SAN FRANCISCO - San Francisco police are investigating a handbag robbery at a Neiman Marcus store Monday evening.
Authorities said the robbery happened around 5:49 p.m. at the high-end department store located in Union Square.
But by the time officers arrived the suspects were already gone.
Witnesses said the ordeal happened just before the store was about to close. They said the suspects smashed display cases and snatched items from racks before fleeing.
Cell phone video shows the suspects bolting out of the store right behind each other with purses in their arms. It appears the suspects fled in awaiting getaway cars.
There are also photos showing glass displays inside the store, shattered.
Witnesses said they counted at least nine people, both men and women, running away with stolen items.
In a statement, Neiman Marcus said: "The safety and welfare of our associates and customers is our top priority, and we’re relieved to report that no one was harmed in the incident. We’re cooperating with the SFPD in their investigation."
San Francisco District Attorney Chesa Boudin said that no retailer or its employees should have to suffer from the "brazen, organized theft depicted in this video."
As of Tuesday, police had not yet presented prosecutors with an arrest or identified suspects related to this incident but his office will "immediately review' any arrests police bring make for possible charging.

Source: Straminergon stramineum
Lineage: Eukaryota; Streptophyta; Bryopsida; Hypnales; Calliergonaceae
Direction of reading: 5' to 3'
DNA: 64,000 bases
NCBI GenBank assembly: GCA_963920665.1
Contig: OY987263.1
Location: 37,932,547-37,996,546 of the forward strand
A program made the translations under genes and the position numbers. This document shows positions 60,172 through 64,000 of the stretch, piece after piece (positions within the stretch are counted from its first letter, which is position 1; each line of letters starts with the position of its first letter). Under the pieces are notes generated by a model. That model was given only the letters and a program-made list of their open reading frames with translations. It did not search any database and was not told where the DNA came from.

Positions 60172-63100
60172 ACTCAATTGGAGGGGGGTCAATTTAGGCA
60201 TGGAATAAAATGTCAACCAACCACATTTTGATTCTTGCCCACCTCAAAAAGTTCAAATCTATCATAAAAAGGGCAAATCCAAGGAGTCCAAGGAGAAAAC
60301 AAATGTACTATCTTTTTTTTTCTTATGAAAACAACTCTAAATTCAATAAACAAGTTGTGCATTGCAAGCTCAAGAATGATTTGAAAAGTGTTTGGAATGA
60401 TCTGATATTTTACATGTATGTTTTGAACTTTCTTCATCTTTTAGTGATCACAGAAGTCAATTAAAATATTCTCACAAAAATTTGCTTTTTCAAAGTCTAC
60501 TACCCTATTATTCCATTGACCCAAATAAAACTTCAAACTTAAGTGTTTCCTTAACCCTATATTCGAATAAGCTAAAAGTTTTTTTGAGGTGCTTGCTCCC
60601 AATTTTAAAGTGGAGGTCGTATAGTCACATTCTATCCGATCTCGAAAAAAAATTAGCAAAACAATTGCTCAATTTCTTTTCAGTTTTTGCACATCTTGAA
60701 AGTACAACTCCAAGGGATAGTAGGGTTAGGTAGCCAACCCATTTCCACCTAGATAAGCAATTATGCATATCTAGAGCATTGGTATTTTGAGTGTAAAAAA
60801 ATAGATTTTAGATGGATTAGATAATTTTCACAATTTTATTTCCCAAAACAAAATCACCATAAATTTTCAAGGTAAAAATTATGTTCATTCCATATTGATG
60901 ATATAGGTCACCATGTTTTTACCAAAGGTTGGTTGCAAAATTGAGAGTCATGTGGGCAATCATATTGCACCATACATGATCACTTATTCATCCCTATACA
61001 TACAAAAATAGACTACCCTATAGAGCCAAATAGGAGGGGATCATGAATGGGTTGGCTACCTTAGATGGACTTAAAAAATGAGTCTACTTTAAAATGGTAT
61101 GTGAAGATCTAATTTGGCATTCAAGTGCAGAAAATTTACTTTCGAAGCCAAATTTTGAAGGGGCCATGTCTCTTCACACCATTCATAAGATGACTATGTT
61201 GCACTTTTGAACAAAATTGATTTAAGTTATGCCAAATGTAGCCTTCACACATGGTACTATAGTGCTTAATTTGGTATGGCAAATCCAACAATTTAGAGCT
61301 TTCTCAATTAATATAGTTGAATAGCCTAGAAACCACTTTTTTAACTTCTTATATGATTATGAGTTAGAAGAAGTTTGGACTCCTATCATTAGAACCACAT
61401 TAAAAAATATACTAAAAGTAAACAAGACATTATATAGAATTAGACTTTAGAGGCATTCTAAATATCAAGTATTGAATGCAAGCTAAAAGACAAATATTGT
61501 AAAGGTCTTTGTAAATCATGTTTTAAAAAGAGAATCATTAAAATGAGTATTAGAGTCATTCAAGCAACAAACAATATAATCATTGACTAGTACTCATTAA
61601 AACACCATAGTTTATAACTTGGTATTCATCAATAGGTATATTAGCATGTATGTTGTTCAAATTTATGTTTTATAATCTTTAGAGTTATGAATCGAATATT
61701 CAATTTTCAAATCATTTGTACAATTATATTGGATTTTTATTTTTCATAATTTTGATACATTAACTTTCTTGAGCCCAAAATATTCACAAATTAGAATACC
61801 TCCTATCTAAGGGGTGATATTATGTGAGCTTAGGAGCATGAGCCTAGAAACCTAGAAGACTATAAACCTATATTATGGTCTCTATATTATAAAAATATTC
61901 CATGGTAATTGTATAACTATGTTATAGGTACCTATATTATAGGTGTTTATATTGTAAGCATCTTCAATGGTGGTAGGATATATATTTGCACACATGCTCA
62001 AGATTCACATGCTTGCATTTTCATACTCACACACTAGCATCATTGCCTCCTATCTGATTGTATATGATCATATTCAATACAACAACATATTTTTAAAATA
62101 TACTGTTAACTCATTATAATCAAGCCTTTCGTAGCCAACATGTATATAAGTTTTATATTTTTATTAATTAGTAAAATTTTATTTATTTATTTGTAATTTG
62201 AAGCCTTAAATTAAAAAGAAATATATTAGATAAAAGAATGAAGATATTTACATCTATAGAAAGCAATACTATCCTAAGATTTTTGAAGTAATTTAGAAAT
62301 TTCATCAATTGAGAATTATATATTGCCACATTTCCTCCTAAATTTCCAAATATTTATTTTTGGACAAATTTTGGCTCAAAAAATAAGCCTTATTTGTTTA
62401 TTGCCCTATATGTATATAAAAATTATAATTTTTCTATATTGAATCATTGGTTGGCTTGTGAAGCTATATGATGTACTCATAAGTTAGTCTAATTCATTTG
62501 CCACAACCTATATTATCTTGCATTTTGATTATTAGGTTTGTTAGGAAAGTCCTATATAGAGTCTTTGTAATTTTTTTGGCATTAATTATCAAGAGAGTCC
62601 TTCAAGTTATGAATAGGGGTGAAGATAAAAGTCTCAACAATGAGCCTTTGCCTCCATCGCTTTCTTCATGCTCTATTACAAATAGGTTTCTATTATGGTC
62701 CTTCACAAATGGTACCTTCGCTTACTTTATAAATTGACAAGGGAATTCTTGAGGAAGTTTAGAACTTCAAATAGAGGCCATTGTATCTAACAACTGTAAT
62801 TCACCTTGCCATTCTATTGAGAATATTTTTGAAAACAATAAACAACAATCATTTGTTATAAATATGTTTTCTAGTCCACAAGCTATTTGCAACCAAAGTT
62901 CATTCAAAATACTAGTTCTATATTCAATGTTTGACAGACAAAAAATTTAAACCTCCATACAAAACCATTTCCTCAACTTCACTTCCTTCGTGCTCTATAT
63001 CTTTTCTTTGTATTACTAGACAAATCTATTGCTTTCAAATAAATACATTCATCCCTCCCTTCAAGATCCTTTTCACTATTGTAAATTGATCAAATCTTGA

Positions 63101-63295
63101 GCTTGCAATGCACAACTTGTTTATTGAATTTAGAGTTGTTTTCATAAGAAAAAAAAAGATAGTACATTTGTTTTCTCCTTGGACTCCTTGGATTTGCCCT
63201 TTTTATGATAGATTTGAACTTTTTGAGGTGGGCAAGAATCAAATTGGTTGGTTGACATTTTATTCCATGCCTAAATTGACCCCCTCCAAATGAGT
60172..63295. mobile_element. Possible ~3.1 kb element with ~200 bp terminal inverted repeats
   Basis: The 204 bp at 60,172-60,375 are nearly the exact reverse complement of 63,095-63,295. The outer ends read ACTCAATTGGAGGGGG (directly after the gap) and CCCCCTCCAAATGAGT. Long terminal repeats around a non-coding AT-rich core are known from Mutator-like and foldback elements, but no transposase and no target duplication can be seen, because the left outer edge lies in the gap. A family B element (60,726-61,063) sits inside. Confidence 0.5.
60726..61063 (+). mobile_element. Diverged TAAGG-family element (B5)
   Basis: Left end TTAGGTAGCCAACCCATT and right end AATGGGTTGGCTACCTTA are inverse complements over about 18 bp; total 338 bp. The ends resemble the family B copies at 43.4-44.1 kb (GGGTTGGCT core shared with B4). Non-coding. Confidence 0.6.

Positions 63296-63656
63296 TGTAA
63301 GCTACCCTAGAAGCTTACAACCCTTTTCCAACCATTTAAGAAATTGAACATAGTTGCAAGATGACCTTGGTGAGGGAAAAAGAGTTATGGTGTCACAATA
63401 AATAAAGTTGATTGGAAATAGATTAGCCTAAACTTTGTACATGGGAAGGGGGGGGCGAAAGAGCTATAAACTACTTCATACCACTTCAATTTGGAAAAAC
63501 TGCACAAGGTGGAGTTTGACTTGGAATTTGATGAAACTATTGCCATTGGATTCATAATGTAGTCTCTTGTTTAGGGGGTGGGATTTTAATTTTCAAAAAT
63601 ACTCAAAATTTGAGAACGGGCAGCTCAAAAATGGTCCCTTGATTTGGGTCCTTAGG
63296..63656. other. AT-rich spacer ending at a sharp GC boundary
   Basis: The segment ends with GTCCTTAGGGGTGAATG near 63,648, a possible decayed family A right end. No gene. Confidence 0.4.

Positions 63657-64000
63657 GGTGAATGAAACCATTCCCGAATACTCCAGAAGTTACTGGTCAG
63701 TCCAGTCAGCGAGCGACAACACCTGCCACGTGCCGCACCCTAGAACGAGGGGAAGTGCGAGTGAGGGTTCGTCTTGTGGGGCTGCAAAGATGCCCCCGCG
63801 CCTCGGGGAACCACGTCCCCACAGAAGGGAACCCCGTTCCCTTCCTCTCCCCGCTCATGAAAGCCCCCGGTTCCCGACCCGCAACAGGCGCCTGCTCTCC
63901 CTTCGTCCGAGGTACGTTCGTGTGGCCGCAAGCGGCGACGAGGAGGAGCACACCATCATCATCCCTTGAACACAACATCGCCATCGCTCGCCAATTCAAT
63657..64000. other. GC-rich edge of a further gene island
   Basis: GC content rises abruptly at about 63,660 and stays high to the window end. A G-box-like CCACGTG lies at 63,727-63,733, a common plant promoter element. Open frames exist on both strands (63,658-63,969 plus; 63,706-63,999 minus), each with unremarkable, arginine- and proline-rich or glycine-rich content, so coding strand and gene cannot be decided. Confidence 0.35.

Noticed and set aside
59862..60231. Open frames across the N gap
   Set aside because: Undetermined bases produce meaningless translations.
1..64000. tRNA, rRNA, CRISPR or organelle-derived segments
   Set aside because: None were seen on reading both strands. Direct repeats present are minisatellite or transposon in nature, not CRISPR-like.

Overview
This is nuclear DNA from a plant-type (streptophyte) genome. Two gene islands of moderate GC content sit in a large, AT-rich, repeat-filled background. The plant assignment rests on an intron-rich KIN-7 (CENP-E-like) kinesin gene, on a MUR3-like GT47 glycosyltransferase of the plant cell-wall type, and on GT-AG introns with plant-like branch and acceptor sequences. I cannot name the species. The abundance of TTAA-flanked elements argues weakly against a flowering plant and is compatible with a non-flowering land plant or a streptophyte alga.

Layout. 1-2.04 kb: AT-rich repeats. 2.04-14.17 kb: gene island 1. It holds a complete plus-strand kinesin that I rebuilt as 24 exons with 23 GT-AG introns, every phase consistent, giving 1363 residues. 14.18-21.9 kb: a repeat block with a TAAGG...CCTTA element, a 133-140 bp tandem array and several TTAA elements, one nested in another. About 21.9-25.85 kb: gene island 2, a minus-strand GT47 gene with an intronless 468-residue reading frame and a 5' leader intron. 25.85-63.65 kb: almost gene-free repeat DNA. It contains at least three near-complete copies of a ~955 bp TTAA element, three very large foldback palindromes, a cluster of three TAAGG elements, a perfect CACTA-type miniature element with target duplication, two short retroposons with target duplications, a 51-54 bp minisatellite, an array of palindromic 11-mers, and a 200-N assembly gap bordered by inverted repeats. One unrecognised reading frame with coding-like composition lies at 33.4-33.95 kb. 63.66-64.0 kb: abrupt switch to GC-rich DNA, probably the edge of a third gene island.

"Retail thefts are made profitable by criminal networks that fence stolen goods," he said. "To deter retail theft, we must dismantle the criminal networks that profit from it."
He said the DA's office operates a specialized Organized Retail Crime unit that targets the upper echelons of these criminal networks in partnership with multiple state, federal and local law enforcement agencies.
Boudin said those partnerships led to the recovery of over $8 million in stolen merchandise in 2020.
Other retailers have been prompted to react to similar crimes of their own.
Over a span of five years, Walgreens has closed about 17 stores, specifically as a result of shoplifting.
Late last week, Target announced six San Francisco stores will be limiting store hours as a result of too many shoplifters: Stores will now close at 6 p.m instead of 10 p.m.